If the travel benefit is part of an excepted benefit EAP, it can be offered to all employees and their dependents (i.e., not just those enrolled in the group health plan) without running afoul of the ACA’s group health mandates. Employers should reach out to their current EAP providers to determine whether the EAP could support this benefit.

The downside of this option is that coverage of abortions themselves would probably undermine the EAP’s excepted benefit status. This is particularly important for those employers that have fully-insured coverage.

Option 3: Standalone travel reimbursement policy

Employers seeking to offer benefits most expansively may consider creating a standalone reimbursement policy through which the employee would seek reimbursement directly from the employer. This approach affords companies greater flexibility in setting eligibility, scope, and coverage parameters. To this end, it also offers employers the ability to cover reasonable expenses of an accompanying companion if desired.

The drawbacks include the risk of potential penalties for non-compliance with the ACA requirements for group health plans discussed above (e.g., the requirement to cover recommended preventive services without cost and not imposing any annual dollar limits on available benefits). At this time, there is no current guidance from either the Internal Revenue Service or the Department of Labor (the enforcement authorities for such requirements) on this type of policy.

Practically speaking, while it is not likely that the current administration would issue any applicable adverse regulatory guidance, a different administration after 2024 could readily announce a different enforcement policy with respect to these employer reimbursement arrangements (at which time, the policy might need to be reconsidered). Additionally, some states with strong anti-abortion positions may take the position that funding travel for abortion services may constitute “aiding and abetting” abortion services in violation of certain civil or criminal statutes.

Things to consider regardless of selected approach

Should the program be limited to abortion services only? Travel reimbursement programs limited to abortion are more likely to catch the eye of regulators in states that take anti-abortion positions. Therefore, employers should consider offering a broad-scope travel reimbursement program for all medical expenses. In fact, many group health plans already provide travel benefits for certain complicated procedures (such as transplants), so existing programs may easily be expanded. Also, following the Dobbs decision, it is anticipated that many states will likely target other health services (such as services related to gender dysphoria). An expansive program would cover these costs without requiring additional amendment.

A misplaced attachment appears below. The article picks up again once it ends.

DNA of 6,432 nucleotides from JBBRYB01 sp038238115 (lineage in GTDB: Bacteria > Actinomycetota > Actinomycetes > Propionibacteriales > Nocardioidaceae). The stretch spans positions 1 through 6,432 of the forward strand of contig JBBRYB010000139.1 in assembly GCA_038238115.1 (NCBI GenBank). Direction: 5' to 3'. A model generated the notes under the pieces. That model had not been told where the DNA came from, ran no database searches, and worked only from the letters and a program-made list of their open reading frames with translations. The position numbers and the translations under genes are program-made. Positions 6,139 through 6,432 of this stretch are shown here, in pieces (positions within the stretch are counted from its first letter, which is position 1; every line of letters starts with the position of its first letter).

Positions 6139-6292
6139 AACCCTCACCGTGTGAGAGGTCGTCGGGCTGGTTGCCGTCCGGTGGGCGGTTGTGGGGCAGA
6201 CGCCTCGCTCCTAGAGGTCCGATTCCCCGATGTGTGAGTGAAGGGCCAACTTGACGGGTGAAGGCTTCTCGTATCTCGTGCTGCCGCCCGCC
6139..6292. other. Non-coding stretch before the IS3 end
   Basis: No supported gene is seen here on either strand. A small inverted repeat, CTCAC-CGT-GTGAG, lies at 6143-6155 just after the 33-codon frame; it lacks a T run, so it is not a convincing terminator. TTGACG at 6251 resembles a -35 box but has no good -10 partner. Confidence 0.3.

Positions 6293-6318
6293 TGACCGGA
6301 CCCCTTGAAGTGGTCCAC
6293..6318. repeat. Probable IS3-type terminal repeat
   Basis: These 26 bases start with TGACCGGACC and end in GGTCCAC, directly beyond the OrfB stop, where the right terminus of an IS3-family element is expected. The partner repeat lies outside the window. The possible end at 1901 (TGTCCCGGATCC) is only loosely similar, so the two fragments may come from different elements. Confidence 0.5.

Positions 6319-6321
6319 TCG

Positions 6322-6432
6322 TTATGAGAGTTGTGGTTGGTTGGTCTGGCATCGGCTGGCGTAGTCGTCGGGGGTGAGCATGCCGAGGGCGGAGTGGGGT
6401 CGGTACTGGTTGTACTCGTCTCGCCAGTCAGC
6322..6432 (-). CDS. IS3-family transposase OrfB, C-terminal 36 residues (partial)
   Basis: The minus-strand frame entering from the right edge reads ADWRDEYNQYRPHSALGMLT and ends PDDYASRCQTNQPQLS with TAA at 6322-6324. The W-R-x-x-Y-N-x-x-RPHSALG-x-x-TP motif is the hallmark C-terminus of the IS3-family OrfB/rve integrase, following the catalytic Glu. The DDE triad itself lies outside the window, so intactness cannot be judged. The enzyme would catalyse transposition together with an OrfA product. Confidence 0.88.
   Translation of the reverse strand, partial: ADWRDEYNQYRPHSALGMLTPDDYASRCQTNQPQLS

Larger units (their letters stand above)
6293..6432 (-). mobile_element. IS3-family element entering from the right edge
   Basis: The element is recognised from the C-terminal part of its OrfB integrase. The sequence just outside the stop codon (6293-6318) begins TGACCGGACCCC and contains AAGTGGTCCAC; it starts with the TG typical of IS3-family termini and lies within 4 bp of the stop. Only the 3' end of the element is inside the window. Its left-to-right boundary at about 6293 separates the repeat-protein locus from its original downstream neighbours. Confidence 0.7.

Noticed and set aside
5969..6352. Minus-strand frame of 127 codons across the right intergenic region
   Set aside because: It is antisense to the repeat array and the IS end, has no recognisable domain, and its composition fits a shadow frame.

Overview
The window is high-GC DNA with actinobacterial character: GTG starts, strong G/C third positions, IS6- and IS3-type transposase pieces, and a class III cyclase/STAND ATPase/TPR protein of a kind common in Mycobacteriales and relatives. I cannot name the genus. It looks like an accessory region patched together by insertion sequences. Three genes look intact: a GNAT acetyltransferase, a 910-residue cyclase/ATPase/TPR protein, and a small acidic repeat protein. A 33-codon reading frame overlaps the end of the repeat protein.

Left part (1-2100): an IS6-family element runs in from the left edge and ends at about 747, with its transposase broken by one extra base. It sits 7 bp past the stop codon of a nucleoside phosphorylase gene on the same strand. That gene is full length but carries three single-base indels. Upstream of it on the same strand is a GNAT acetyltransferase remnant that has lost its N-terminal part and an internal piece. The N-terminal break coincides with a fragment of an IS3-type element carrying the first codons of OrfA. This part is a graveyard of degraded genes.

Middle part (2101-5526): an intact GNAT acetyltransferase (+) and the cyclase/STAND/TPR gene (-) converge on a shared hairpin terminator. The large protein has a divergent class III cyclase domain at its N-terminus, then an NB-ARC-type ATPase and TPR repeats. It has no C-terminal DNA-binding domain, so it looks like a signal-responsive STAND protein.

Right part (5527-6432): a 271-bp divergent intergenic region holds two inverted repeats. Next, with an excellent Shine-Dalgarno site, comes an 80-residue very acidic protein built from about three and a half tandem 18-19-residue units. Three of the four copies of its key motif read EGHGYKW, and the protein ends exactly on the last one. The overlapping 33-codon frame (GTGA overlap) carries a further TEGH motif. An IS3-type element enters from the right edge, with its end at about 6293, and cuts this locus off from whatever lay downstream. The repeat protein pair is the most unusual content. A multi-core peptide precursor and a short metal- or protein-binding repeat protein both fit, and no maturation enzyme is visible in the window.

What limits should be placed on the program? Reimbursable travel benefits typically include airfare, lodging, car rental, and meals. To help manage costs, employers can place maximum reimbursements on each of those categories, or an aggregate reimbursement maximum can be applied. Usually, limits are applied annually rather than a lifetime maximum benefit.

How will the information be communicated?  Keeping in mind that the situations in which employees will need to access these benefits will be highly personal and often very stressful, employers will want to be proactive with communication about the specific details of any benefits offered.

Will additional paid time off be made available for this purpose? Employers desiring to offer additional paid time off for reproductive health care should consider including details in any travel reimbursement policy or communication. Please note, however, that any paid time off policy available only to women for this purpose (i.e., and not made available to accompany a dependent for the same reason) may violate certain sex and/or gender discrimination laws.

In short, companies seeking to modify their policies, group health plans, and/or benefits packages to address gaps in equal access to healthcare post-Dobbs should speak with their employment and/or benefits attorneys to evaluate their risks and options.

Kimberly Harding is the deputy leader of Nixon Peabody’s litigation department and a partner in the labor & employment practice. She co-authored this column with Damian Myers, a partner in the corporate practice. Nixon Peabody summer associate Sarah Clancy assisted with the preparation of this article.

1 Please note that ERISA does not preempt state criminal laws, and it is possible that state attorneys general will seek to prosecute employers who “aid and abet” employees in obtaining abortion services out of state by funding their travel. At this juncture, it is not clear whether and how courts would react to criminalization of abortion services. They might narrow the exception from the ERISA preemption for broadly applicable criminal laws to exclude criminal sanctions for abortion services from this exception.